We used un-baited pitfall traps to sample beetle communities. Pitfall traps are commonly used to catch surface-active invertebrates and are simple, inexpensive, and yield high numbers of specimens (Ward, New & Yen, 2001; Work et al., 2002). The advantage of using un-baited pitfall traps is that they represent a passive capture method to evaluate habitat preference as opposed to trapping with baits which may draw animals from greater distances, potentially outside the bamboo patch. Each pitfall trap consisted of two plastic 16-ounce containers (12 cm diameter) stacked together and inserted into the soil so that the top of the containers was flush with the ground. Traps were filled with approximately 0.125 L of a mixture comprised of 50% water and 50% ethanol (95% solution). A roof composed of palm leaves propped on a stick platform was placed 30 cm above each trap in order to prevent the traps from being flooded by rainwater or filled by falling leaves and other objects. The leaves covered the trap from above but allowed plenty of room for insects to enter laterally.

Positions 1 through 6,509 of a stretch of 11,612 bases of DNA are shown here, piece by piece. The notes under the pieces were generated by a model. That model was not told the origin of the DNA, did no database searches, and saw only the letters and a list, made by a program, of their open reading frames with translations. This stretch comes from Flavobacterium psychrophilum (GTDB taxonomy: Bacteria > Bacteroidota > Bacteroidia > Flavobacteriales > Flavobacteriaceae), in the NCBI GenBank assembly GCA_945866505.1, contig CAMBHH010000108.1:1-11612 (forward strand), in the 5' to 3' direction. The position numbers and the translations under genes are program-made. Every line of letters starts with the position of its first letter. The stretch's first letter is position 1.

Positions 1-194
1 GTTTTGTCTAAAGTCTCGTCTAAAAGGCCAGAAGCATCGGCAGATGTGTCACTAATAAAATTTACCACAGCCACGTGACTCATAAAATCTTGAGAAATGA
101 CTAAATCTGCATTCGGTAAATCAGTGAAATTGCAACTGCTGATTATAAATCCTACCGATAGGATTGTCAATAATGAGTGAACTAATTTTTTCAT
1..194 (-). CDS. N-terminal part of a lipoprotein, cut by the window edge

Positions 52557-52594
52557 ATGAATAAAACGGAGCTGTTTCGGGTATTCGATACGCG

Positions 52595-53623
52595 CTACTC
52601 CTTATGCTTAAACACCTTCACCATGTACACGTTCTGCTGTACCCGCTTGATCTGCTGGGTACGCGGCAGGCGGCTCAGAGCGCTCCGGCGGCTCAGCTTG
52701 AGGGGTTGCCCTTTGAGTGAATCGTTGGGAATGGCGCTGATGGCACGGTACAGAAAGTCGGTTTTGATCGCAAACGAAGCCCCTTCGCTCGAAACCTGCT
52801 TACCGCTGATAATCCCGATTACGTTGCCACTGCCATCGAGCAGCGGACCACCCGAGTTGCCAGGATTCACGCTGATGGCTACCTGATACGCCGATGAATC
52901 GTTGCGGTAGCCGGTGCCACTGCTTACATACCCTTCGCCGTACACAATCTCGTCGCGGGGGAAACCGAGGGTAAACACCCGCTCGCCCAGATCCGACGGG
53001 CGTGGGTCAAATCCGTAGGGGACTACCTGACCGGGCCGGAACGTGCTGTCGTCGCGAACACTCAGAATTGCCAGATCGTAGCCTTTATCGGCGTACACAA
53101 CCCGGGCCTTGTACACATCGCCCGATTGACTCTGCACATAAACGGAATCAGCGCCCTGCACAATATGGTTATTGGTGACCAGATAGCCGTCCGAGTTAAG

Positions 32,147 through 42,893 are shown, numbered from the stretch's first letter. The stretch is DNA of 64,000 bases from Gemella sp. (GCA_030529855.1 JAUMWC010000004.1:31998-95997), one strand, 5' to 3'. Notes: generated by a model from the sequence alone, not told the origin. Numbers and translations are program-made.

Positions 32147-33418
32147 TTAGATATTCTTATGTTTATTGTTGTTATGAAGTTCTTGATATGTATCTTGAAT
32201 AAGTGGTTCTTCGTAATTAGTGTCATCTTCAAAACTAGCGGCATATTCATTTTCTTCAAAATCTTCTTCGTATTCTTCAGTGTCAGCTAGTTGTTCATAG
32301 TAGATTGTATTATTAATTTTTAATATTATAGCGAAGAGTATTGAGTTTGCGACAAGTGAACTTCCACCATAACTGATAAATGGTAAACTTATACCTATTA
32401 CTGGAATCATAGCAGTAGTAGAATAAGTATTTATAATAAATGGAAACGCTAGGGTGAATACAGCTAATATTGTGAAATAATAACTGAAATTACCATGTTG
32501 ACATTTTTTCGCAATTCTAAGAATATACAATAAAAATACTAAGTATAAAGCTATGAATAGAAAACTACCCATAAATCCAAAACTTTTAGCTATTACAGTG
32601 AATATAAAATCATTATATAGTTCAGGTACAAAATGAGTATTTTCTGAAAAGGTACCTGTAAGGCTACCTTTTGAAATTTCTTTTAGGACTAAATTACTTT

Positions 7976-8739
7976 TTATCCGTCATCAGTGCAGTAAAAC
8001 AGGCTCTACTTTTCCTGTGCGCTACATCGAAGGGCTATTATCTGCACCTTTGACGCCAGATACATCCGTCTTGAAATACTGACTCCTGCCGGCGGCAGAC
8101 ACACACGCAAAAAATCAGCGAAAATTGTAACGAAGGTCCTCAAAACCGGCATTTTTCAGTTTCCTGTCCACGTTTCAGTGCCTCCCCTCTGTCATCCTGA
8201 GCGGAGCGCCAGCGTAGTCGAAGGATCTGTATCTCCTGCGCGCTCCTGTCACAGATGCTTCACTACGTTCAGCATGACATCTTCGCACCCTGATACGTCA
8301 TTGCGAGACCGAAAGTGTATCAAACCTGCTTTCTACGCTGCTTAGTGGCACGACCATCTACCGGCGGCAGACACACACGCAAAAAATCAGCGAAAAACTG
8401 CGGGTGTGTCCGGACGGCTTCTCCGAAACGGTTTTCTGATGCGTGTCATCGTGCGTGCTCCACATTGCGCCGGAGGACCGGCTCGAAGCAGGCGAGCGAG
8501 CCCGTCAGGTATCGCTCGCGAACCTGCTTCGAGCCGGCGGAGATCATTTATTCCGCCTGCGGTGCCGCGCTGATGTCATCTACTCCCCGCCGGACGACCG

At each site, traps were placed 10–30 m into the bamboo patch, depending on the patch size. We then placed pitfall traps 5 m apart in either a linear or semi-circular array, depending on the shape, size and accessibility of the bamboo patch. Because Guadua forms extremely dense thickets and each plant is covered with large spines, it was impossible to access all locations within each patch. We always maintained a 5 m distance between traps regardless of the type of trap array. Our spatial array of traps was relatively similar to trap arrays used in studies by Barbosa & Marquet (2002), Driscoll (2005), and Baker & Barmuta (2006) (Fig. 4). We followed exactly the same procedure for placing traps in the adjacent terra firme. We recorded the location of trap arrays with a Garmin 76 Map GPS in the center portion of the trap array in each habitat at every site. In the largest patch of bamboo (∼25 ha), three separate transects of pitfall traps were established because the high density of bamboo culms made it impossible to place all 25 pitfall traps in one transect in the same location. Three separate transects were also established in the terra firme for that particular sampling site.